Professor Afonja started her career as a Research Assistant in the Department of Sociology, University of Birmingham in 1968. She was employed by the University of Ife, Nigeria, as an Assistant Lecturer in 1969, was promoted to Professor in 1986 and retired in 2007.
As a renowned national and international scholar she worked with international agencies, federal, state, and local government, community-based organizations and donors in policy and program development, implementation, monitoring, and evaluation. As a member of the sixteen-nation task force that pioneered rapid assessment procedures, she displayed methodological and theoretical skills in their applications to the design of the Bamako Initiative and other primary health care issues in Nigeria, the national population policy, the national food and nutrition policy, poverty assessments, and gender and good governance issues. She led several national baseline surveys including the National Baseline Survey of Harmful Traditional Practices Affecting Women and Girls and the two-person team that drafted the National Policy on Women, to name a few.
Professor Simi Afonja retired from Obafemi Awolowo University in 2007 after 38 years on the academic staff of the university to lead the Centre for Human Development as Executive Director and direct several major projects.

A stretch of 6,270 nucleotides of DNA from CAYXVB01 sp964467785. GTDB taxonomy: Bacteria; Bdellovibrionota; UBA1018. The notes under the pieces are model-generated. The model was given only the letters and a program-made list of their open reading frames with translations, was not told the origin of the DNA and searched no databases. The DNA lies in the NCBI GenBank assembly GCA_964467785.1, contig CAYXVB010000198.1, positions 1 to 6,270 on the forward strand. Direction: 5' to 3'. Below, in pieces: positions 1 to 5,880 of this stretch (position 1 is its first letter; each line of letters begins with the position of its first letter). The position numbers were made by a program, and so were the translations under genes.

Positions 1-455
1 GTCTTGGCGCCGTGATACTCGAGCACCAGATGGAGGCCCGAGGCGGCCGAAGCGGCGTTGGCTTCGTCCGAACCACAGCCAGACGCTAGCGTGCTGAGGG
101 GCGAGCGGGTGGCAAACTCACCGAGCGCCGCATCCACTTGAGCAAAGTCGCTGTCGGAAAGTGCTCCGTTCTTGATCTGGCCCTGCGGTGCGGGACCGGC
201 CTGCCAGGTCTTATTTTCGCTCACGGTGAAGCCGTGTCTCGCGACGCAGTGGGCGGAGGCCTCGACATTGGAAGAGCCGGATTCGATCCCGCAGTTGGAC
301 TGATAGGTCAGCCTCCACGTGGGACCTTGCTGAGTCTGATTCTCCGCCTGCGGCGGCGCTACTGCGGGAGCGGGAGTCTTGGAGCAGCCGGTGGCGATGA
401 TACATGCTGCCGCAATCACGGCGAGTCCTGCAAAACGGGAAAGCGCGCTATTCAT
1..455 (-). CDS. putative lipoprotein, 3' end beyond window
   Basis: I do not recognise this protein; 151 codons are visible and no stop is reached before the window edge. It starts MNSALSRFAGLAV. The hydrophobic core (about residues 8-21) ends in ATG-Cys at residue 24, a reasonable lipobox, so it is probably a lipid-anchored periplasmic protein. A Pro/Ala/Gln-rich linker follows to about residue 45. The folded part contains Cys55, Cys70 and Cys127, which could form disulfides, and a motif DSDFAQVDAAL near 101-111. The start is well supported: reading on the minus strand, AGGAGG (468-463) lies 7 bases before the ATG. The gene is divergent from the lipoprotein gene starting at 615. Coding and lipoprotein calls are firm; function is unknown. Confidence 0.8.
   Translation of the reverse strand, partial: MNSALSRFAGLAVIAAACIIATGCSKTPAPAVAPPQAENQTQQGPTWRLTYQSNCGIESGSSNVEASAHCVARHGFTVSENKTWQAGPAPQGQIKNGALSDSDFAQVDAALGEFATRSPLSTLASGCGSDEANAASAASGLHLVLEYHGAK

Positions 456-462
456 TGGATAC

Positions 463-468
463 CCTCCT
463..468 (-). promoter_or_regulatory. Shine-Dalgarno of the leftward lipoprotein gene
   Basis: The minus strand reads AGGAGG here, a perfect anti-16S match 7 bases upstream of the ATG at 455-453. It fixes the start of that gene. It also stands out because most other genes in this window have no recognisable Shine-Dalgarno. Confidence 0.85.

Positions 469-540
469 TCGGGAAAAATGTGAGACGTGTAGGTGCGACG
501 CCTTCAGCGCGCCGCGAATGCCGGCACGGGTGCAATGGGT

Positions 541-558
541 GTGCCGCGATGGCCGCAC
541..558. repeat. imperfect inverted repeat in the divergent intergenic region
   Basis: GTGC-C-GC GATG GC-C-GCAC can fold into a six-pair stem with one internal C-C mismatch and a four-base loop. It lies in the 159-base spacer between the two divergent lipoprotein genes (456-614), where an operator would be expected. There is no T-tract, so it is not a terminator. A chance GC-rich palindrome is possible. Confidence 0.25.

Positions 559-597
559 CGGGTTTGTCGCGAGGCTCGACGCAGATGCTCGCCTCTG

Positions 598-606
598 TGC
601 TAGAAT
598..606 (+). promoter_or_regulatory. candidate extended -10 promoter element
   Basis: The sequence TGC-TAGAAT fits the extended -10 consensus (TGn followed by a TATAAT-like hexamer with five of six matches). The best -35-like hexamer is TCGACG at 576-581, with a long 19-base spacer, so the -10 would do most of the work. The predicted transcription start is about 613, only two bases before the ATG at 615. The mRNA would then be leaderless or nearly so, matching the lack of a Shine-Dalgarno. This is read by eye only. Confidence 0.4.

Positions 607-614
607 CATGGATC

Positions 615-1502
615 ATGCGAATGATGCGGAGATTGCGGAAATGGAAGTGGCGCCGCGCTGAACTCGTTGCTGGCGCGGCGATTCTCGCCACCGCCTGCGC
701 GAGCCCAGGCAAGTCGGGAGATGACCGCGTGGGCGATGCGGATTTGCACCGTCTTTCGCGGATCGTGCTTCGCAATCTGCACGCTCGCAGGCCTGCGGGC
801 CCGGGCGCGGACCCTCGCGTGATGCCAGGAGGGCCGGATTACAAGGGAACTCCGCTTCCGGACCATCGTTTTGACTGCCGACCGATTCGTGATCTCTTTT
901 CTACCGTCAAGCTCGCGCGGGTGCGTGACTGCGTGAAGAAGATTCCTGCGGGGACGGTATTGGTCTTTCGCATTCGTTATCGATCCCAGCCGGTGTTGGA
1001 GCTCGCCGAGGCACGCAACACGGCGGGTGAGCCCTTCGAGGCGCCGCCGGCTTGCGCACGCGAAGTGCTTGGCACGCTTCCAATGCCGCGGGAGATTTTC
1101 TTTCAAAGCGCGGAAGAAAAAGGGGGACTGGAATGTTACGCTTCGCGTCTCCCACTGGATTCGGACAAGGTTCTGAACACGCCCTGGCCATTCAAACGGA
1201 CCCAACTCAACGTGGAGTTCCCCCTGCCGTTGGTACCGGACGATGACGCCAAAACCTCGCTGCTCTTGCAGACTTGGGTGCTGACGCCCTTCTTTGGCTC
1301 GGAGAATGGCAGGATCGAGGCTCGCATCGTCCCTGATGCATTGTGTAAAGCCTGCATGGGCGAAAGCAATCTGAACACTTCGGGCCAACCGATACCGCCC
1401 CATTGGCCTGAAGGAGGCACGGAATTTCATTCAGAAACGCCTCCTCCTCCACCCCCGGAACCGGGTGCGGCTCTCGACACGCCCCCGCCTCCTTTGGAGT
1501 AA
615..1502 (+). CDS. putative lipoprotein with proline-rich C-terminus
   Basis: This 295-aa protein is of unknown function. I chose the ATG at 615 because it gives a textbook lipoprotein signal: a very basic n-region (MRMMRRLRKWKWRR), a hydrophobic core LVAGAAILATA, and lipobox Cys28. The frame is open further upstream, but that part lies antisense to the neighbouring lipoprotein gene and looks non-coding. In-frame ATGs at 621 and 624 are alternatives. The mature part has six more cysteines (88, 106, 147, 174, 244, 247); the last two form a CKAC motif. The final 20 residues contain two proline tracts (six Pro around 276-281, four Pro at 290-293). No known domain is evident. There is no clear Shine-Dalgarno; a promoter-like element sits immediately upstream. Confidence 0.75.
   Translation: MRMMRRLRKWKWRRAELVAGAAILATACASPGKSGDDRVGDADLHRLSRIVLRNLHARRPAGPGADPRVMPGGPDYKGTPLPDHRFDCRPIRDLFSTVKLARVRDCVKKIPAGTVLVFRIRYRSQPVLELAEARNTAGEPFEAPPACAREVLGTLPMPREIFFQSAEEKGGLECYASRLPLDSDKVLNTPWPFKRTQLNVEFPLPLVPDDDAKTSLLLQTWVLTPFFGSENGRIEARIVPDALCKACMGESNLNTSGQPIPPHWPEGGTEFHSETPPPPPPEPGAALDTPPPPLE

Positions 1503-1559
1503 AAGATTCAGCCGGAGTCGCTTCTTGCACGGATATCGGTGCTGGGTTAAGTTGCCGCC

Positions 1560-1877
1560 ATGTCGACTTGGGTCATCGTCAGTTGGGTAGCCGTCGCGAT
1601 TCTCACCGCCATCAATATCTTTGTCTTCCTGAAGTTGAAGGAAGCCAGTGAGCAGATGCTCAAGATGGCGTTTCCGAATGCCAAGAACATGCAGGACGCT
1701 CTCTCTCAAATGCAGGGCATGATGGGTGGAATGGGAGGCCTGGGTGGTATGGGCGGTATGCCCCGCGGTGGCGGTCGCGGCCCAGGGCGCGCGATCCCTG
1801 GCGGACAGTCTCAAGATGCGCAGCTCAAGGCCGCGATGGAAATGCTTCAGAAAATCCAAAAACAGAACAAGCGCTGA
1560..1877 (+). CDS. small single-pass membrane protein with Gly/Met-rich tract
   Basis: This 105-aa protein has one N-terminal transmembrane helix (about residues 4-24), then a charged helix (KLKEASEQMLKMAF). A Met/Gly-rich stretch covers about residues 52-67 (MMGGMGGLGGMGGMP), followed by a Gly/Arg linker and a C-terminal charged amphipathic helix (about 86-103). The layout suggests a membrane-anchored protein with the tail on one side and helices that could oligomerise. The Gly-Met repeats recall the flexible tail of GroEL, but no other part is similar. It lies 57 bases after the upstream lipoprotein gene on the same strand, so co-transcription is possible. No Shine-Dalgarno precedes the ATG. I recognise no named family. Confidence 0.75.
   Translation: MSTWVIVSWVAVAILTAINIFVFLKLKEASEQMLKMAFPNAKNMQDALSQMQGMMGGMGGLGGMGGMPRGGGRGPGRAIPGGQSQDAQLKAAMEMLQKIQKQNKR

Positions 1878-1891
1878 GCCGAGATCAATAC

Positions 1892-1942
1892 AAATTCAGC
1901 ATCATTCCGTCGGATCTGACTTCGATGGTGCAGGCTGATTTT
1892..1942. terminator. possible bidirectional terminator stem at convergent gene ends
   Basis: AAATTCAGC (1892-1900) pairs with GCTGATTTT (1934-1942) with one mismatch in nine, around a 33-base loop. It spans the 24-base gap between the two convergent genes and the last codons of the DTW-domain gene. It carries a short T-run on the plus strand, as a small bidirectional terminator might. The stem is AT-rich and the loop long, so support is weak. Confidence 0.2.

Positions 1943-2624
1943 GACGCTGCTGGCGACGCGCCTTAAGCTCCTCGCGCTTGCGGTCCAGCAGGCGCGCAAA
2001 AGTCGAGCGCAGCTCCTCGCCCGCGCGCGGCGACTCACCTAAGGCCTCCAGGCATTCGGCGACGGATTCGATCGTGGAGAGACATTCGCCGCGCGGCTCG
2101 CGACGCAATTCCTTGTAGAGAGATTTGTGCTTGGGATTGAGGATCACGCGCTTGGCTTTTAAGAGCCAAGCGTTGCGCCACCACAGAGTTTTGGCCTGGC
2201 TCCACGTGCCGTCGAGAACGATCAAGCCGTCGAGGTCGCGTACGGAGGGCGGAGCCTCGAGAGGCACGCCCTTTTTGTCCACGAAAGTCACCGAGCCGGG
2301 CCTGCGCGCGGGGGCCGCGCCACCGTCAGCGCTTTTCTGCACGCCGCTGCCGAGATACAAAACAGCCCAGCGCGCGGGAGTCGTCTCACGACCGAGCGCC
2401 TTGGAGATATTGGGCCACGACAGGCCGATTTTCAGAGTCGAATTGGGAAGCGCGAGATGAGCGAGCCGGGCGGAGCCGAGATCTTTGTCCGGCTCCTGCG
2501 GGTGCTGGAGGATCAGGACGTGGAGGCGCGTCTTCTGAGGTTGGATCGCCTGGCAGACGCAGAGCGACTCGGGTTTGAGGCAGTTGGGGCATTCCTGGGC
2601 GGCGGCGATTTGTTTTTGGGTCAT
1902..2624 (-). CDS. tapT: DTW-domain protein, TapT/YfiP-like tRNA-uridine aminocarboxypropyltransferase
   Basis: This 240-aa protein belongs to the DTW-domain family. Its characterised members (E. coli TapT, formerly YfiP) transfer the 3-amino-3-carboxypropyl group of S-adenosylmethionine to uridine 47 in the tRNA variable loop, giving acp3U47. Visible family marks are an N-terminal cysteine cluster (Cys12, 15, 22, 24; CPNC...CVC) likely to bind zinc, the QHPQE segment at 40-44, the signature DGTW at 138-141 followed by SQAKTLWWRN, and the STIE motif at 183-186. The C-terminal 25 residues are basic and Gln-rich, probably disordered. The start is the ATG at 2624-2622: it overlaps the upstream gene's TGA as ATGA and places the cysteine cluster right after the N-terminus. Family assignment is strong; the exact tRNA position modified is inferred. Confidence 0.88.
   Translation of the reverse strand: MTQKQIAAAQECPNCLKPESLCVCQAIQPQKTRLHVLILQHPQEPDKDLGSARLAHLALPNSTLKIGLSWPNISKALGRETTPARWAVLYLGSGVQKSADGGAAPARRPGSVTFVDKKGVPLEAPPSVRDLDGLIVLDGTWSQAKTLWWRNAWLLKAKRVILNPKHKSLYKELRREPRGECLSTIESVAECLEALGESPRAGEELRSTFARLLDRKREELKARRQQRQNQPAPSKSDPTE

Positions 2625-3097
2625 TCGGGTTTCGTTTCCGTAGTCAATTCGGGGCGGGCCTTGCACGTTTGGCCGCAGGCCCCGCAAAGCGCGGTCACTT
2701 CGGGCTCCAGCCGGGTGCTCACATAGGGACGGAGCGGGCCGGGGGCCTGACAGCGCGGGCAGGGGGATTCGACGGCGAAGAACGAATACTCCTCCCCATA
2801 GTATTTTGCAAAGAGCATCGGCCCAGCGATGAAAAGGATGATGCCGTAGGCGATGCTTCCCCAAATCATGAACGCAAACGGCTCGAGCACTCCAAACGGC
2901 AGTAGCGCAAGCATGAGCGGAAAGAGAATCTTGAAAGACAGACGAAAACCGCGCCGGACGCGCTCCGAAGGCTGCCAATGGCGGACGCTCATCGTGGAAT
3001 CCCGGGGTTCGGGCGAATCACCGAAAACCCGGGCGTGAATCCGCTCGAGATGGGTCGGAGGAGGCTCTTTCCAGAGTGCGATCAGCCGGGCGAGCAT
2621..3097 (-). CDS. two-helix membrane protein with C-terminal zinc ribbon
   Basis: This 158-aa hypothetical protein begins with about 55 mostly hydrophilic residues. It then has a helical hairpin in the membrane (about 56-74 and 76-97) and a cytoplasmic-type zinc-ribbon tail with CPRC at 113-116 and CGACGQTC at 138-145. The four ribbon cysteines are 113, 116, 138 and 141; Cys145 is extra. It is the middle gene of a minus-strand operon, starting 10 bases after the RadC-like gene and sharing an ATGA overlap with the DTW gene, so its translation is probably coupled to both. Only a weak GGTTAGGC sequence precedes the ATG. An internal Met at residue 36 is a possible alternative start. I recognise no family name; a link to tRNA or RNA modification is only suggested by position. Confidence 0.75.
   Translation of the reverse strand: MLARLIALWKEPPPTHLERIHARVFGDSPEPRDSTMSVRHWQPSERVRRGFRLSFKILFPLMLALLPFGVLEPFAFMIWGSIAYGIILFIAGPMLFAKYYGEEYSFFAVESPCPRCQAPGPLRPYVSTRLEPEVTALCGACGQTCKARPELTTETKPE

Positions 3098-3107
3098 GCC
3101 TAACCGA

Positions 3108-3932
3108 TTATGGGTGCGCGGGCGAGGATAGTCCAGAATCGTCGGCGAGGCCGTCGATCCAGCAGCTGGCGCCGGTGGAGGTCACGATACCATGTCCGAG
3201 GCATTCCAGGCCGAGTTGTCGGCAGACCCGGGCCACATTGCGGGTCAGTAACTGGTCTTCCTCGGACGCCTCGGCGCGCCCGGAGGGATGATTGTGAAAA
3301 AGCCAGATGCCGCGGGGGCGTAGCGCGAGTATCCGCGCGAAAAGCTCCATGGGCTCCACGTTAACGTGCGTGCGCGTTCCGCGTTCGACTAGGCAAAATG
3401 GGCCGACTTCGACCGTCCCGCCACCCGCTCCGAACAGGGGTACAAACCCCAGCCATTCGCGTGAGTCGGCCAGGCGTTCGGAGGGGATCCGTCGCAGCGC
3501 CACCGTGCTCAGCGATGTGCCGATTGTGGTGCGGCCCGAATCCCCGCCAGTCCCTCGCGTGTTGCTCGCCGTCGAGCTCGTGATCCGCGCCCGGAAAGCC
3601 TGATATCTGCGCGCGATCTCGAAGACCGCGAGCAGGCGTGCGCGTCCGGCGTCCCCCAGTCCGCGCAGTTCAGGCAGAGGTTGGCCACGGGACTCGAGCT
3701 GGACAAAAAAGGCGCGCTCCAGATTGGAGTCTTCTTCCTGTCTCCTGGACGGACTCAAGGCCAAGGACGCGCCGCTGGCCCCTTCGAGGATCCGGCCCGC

Sylvia Bawa is a member of GenUrb's Ibadan City Research Team. She is an Assistant Professor at the Department of Sociology at York University. She is a global sociologist whose research interests revolve around interconnections of globalization, structural inequality and discourses of culture, and women’s rights in Sub-Saharan Africa. She researches, writes, and teaches in areas of human rights, postcolonial and third world feminisms, critical development studies, women’s rights and empowerment, and sociology of globalization and social change.
Grace Adeniyi Ogunyankin is a co-investigator with GenUrb and the Ibadan research team's lead researcher. She is currently an Assistant Professor in the Department of Geography and Planning at Queen's University in Kingston, ON, Canada. She is interested in urban renewal and new city building projects in Nigeria and Ghana. Specifically, she focuses on the politics of gender and the political economy of neoliberal urbanism. She also engages with the paradoxes of ‘Africa rising’ narratives in popular culture.
“Challenge” Neighborhood – Ibadan
Ibadan: Challenge, a key gateway to the city and a bustling commercial area that has many informal and formal markets, is undergoing urban renewal with many new projects, which have consequently exacerbated spatial inequalities while also turning Challenge into a site of resistance. This neighbourhood provides an opportunity to understand how poor working women move in and out of ‘wealth’ as they negotiate the volatile economy and government attempts to displace the urban poor.